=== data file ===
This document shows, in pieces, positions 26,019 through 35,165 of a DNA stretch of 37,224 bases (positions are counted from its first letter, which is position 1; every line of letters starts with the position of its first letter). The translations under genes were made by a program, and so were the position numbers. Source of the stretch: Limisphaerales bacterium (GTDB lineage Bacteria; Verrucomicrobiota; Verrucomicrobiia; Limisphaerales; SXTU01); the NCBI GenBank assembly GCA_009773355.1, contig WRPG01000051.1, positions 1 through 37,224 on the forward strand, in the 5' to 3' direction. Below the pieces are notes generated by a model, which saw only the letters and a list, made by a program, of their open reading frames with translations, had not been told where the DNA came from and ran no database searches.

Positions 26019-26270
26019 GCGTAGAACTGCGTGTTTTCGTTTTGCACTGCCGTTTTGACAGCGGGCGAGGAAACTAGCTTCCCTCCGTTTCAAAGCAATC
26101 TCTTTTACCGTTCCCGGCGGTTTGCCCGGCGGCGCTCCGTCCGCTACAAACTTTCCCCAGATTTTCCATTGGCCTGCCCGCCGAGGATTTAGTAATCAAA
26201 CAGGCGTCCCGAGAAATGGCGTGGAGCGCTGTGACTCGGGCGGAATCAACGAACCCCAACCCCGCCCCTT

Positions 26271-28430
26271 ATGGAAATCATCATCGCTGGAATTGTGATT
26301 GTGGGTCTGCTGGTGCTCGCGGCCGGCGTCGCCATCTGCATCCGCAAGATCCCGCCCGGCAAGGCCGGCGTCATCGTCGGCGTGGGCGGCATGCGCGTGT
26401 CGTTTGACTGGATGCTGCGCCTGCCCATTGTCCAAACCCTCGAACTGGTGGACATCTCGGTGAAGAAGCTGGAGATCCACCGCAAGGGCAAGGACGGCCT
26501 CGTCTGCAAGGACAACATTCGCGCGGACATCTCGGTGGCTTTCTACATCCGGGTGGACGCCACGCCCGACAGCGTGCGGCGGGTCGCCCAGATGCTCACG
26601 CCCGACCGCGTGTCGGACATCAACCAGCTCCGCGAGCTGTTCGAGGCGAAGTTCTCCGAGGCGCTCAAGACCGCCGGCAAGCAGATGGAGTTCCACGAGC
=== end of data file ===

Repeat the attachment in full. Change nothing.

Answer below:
This document shows, in pieces, positions 26,019 through 35,165 of a DNA stretch of 37,224 bases (positions are counted from its first letter, which is position 1; every line of letters starts with the position of its first letter). The translations under genes were made by a program, and so were the position numbers. Source of the stretch: Limisphaerales bacterium (GTDB lineage Bacteria; Verrucomicrobiota; Verrucomicrobiia; Limisphaerales; SXTU01); the NCBI GenBank assembly GCA_009773355.1, contig WRPG01000051.1, positions 1 through 37,224 on the forward strand, in the 5' to 3' direction. Below the pieces are notes generated by a model, which saw only the letters and a list, made by a program, of their open reading frames with translations, had not been told where the DNA came from and ran no database searches.

Positions 26019-26270
26019 GCGTAGAACTGCGTGTTTTCGTTTTGCACTGCCGTTTTGACAGCGGGCGAGGAAACTAGCTTCCCTCCGTTTCAAAGCAATC
26101 TCTTTTACCGTTCCCGGCGGTTTGCCCGGCGGCGCTCCGTCCGCTACAAACTTTCCCCAGATTTTCCATTGGCCTGCCCGCCGAGGATTTAGTAATCAAA
26201 CAGGCGTCCCGAGAAATGGCGTGGAGCGCTGTGACTCGGGCGGAATCAACGAACCCCAACCCCGCCCCTT

Positions 26271-28430
26271 ATGGAAATCATCATCGCTGGAATTGTGATT
26301 GTGGGTCTGCTGGTGCTCGCGGCCGGCGTCGCCATCTGCATCCGCAAGATCCCGCCCGGCAAGGCCGGCGTCATCGTCGGCGTGGGCGGCATGCGCGTGT
26401 CGTTTGACTGGATGCTGCGCCTGCCCATTGTCCAAACCCTCGAACTGGTGGACATCTCGGTGAAGAAGCTGGAGATCCACCGCAAGGGCAAGGACGGCCT
26501 CGTCTGCAAGGACAACATTCGCGCGGACATCTCGGTGGCTTTCTACATCCGGGTGGACGCCACGCCCGACAGCGTGCGGCGGGTCGCCCAGATGCTCACG
26601 CCCGACCGCGTGTCGGACATCAACCAGCTCCGCGAGCTGTTCGAGGCGAAGTTCTCCGAGGCGCTCAAGACCGCCGGCAAGCAGATGGAGTTCCACGAGC